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British Industrial History

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Joseph Gregory Horner

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Joseph Gregory Horner (1847-1927)


1927 Obituary [1]

JOSEPH GREGORY HORNER was born in Bristol in 1847 and spent most of his early life with Messrs. Stothert and Pitt of Bath.

After a seven years' apprenticeship he served for many years as a journeyman pattern-maker and then as foreman.

Literary pursuits claimed his attention from the first, but his success in this direction came when he commenced to write on technical subjects, first on pattern-making and foundry practice and later on general shop practice. During the many years which he devoted solely to writing, he wrote about thirty text-books, a technical dictionary and an engineering encyclopaedia. He also contributed to the "Encyclopaedia Britannica" and wrote regularly in the engineering periodicals.

He died on 9th February 1927, and had been an Associate Member of the Institution since 1895.


1927 Obituary[2]

"THE LATE MR. JOSEPH HORNER.

It is with great regret that we have to record the death of Mr. Joseph Horner, whose name is so familiar to many engineers from his contributions to technical literature. Mr. Joseph Gregory Horner died on the 9th inst., at the age of 79, after only a short illness. His early education was obtained at the Bath Forum School, but at the age of 13 he was apprenticed to Messrs. Stothert and Pitt in that city, with whom he served for the full term of seven years. He continued with the firm as a journeyman until he was 33 years of age, when he was promoted to foreman patternmaker.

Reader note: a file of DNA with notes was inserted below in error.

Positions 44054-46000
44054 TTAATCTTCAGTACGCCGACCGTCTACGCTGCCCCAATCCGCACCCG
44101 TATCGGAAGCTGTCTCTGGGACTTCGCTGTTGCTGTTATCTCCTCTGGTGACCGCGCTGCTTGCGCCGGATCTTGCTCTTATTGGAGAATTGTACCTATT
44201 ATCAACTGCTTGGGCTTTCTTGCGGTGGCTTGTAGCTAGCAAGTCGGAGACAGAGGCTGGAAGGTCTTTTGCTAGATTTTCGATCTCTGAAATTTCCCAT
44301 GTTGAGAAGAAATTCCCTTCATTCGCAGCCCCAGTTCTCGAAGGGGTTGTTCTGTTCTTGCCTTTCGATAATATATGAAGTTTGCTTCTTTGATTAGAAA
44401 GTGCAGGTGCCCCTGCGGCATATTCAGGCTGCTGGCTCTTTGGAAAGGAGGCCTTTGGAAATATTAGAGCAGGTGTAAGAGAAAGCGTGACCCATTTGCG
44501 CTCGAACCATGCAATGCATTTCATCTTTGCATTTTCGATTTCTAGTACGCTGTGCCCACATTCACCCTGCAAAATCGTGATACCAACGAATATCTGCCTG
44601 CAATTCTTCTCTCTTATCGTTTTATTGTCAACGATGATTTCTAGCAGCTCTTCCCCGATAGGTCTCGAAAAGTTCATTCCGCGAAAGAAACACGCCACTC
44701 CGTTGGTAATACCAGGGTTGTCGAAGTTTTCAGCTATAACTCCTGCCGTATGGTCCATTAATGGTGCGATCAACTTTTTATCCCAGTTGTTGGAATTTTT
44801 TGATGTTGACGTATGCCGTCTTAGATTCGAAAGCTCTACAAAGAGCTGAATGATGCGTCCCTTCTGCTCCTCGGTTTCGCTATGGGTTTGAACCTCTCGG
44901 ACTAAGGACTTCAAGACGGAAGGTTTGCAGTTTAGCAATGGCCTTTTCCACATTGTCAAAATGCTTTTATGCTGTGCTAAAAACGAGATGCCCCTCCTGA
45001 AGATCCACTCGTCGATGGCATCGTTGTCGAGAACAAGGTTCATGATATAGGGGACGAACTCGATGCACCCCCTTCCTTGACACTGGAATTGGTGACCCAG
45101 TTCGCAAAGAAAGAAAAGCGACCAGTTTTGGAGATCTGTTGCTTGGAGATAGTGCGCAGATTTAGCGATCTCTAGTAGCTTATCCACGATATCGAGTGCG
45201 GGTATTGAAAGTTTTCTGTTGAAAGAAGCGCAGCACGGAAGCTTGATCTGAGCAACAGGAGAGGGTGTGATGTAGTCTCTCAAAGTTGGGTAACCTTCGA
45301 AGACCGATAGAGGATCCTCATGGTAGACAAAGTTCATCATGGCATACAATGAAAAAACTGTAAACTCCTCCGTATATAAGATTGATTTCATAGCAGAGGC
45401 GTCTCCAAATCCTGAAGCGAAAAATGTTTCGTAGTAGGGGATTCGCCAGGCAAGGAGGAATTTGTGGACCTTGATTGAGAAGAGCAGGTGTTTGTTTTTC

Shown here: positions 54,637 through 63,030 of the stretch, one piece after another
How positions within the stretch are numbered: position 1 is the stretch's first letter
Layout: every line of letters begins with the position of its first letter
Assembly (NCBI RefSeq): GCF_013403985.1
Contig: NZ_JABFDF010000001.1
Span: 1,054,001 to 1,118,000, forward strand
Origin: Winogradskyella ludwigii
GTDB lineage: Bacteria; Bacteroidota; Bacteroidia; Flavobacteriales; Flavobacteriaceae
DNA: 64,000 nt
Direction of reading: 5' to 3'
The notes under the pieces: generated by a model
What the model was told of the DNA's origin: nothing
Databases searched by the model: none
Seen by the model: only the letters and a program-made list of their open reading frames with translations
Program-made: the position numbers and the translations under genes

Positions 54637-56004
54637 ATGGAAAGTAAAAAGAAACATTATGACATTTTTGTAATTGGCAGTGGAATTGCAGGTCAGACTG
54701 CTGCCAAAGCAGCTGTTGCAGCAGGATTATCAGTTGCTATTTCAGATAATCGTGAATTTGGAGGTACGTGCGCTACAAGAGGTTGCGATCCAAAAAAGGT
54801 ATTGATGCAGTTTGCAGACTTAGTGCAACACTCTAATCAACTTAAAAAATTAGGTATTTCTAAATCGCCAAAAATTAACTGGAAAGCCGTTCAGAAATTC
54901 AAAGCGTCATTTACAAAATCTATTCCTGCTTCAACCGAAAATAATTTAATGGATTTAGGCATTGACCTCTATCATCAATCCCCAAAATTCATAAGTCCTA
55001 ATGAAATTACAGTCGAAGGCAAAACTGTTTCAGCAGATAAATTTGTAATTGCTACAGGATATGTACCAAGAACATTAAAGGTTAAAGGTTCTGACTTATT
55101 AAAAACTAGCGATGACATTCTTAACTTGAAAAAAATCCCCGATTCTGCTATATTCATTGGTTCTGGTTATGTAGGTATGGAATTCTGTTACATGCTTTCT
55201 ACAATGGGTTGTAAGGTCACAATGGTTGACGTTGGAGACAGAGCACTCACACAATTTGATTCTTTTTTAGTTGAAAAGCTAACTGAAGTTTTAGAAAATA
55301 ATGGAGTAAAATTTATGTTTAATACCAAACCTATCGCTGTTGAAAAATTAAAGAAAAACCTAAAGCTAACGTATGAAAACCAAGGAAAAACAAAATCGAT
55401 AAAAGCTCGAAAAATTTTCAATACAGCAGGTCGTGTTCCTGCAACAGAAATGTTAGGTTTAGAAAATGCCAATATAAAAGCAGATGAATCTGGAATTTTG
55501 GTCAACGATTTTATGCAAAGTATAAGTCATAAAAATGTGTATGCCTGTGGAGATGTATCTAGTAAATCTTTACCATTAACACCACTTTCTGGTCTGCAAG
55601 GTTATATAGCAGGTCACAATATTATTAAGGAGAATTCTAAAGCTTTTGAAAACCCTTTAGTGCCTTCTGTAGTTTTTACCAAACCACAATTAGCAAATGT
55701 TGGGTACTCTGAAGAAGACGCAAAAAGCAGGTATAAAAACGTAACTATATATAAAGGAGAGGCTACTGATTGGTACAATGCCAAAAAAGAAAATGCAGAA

Subsequently he turned his attention to technical literature, and for many years has been a valued contributor to Engineering. He was the author of numerous works, including “ The Principles of Modern Pattern Making ” and “ Practical Pattern Making,” “ Practical Ironfounding ” “ Smithing and Forging,” &c, compiling also an “ Encyclopaedia of Practical Engineering.” He contributed also to the Encyclopaedia Britannica. His contributions to our columns date back to 1897, when he wrote a series of articles on machine moulded wheels. This was followed by a series on die forging. Another long series, commencing in 1910, dealt exhaustively with foundry plant. On several occasions he wrote accounts for our pages of machine tools at exhibitions. This he first did in connection with an exhibition at Olympia in 1906. Subsequently he described the tools at the Franco-British Exhibition of 1908. Although latterly advanced to a considerable age, he kept in touch with developments to the last, and only in our last volume the modern development of centreless grinding machines formed the subject of articles from his pen. Although his writing for Engineering was confined mainly to tools and shop methods, Mr. Horner was a man of wide tastes followed as hobbies practical microscopy and astronomy. He was elected as an Associate Member to the Institution of Mechanical Engineers in 1895."


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